“There is clearly no excuse for you to put this in place,” he said. “Your mortgage measures have been very effective; they are the most restrictive in the western world, SME loans are down, what, 65% in the last 14 years … what you are doing is what you have been doing for years, that is to say put more capital in banks doesn’t matter because it makes you feel better.

Still, central bank officials have offered banks hope that they might approach the peak of regulatory capital requirements, saying they are examining “the interplay between different macroprudential capital buffers and the interplay with other elements of the capital regime, in a holistic manner ”. , with the aim of providing clear direction over the next 12 months.

Industry watchers will also look forward to the 2022 outcome of the Central Bank’s comprehensive review of mortgage restrictions, which were introduced in 2015 to prevent a repeat of the credit bubble that burst in 2008.


While the minister has kept the thorny issue of executive compensation out of the terms of reference of the ministry’s review, he knows all too well that the industry will make proposals to push for an easing of a salary cap of € 500,000 and a bonus ban which remained in place. for banks bailed out since the financial crisis.

A report by the Banking and Payments Federation Ireland (BPFI) released in September said that the current ban on variable pay among domestic banks puts them in a “considerable and growing” position in terms of recruitment and retention compared to d ‘other lenders, IT companies and businesses.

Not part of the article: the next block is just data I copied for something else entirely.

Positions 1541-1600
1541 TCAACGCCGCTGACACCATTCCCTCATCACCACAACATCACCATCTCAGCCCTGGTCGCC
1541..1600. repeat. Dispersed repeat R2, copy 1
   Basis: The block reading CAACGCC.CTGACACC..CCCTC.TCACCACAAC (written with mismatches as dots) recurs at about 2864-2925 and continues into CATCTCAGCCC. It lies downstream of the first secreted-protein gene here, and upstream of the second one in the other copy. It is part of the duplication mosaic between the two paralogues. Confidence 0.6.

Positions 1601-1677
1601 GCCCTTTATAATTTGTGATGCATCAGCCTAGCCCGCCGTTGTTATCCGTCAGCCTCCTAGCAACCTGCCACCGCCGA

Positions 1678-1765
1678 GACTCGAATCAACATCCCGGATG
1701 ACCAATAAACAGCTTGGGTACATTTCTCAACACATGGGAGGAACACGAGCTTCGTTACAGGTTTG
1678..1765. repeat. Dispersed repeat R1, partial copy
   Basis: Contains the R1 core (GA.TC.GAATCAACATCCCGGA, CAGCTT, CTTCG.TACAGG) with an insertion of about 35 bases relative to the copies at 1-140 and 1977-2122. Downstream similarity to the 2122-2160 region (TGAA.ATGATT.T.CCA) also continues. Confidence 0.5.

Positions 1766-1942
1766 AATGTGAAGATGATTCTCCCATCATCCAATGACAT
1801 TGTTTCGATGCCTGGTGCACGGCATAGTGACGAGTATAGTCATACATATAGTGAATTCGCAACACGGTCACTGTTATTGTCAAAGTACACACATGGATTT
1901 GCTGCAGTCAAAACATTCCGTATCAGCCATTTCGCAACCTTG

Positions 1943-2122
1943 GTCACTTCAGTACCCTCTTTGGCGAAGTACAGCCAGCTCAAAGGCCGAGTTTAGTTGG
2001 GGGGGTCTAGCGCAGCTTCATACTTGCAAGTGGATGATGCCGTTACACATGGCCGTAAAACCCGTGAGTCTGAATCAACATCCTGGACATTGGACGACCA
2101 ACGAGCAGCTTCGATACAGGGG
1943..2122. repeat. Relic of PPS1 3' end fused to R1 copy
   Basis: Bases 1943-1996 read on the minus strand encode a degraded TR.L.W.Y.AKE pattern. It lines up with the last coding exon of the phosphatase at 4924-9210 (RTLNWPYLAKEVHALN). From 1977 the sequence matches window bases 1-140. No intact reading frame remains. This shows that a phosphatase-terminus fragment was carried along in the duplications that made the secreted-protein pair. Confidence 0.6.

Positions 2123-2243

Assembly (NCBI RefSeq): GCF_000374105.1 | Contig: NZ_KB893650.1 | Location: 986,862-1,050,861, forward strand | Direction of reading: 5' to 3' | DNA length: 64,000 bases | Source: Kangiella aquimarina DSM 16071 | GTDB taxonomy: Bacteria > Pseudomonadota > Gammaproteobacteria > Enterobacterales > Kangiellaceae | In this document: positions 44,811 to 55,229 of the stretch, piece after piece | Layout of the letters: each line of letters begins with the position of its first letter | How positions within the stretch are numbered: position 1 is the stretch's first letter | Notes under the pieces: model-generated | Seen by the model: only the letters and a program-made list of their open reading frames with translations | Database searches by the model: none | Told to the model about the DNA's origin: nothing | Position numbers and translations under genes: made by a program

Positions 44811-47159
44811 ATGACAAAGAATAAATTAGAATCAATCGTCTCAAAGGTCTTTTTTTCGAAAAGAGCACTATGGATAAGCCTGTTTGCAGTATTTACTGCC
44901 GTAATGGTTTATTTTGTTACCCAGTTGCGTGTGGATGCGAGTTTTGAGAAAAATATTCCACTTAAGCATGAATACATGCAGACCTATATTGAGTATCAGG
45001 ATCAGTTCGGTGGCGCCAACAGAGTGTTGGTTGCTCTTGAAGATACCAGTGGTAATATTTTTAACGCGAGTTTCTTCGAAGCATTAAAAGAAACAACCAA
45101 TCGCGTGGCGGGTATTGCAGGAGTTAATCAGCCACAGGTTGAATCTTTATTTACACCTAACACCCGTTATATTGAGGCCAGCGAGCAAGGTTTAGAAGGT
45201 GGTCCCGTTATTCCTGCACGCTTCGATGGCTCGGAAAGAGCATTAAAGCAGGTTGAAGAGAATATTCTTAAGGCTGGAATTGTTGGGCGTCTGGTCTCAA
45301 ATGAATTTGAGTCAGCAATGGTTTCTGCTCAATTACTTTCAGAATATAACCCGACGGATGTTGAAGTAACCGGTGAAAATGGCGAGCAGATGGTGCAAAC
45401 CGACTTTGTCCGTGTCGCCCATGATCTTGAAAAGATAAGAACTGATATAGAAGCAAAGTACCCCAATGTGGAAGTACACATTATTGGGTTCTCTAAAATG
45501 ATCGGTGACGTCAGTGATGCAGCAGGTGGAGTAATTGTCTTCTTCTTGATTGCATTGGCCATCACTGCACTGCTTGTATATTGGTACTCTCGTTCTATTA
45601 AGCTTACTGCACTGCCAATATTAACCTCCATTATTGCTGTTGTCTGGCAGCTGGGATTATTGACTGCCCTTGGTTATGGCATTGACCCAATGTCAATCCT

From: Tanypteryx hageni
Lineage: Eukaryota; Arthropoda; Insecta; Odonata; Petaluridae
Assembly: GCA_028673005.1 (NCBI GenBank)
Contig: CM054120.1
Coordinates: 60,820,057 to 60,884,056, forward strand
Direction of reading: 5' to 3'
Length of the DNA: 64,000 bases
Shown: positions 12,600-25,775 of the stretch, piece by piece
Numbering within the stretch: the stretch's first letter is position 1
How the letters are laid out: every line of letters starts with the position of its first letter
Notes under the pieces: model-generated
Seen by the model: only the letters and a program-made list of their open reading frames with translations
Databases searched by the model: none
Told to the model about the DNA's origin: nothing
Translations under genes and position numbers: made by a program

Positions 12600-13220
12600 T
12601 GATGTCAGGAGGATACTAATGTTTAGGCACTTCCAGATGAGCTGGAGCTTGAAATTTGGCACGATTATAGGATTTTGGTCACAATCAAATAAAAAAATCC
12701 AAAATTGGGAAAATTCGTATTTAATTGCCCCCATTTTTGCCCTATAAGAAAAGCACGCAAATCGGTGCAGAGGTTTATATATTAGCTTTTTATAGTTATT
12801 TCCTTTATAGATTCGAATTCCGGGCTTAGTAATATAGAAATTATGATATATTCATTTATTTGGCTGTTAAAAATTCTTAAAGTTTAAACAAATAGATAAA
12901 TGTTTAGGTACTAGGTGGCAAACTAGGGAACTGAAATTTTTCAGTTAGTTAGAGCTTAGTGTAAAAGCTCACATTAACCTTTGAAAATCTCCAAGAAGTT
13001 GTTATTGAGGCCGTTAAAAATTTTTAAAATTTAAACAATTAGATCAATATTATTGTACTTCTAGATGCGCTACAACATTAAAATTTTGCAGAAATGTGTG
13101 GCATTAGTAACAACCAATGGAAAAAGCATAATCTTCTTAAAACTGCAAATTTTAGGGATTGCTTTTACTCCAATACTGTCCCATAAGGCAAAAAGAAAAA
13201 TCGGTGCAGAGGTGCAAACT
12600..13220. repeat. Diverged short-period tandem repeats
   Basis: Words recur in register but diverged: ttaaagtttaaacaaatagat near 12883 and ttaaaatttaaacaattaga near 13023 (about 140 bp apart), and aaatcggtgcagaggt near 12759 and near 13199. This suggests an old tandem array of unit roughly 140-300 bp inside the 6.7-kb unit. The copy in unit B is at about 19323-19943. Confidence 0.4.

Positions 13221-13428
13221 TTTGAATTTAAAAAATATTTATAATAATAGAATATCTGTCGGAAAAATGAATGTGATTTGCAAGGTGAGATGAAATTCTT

However, the government refused to change regimes for fear of a political backlash.


Yet with Mr Donohoe on track to complete the state’s removal from the Bank of Ireland’s share register in 2022, having started selling his remaining 13.9% stake in the lender last July, he it is likely that the bank will use this step to continue its business. for a return of variable salary.

Mr Donohoe also announced just before Christmas that he planned to start selling the state’s 71% stake in AIB within the next six months. Analysts estimate that it will remain between 68 and 69% by the end of the period.

Meanwhile, the planned introduction of laws to make it easier to hold managers in the financial services industry accountable for failures under their watch – under long-awaited legislation expected to make its way through the Oireachtas in 2022. – will also be used to request a relaxation of the remuneration restrictions.


The case will be difficult to argue until retaliation arrives for the state’s two largest banking groups for their roles in the mortgage scandal.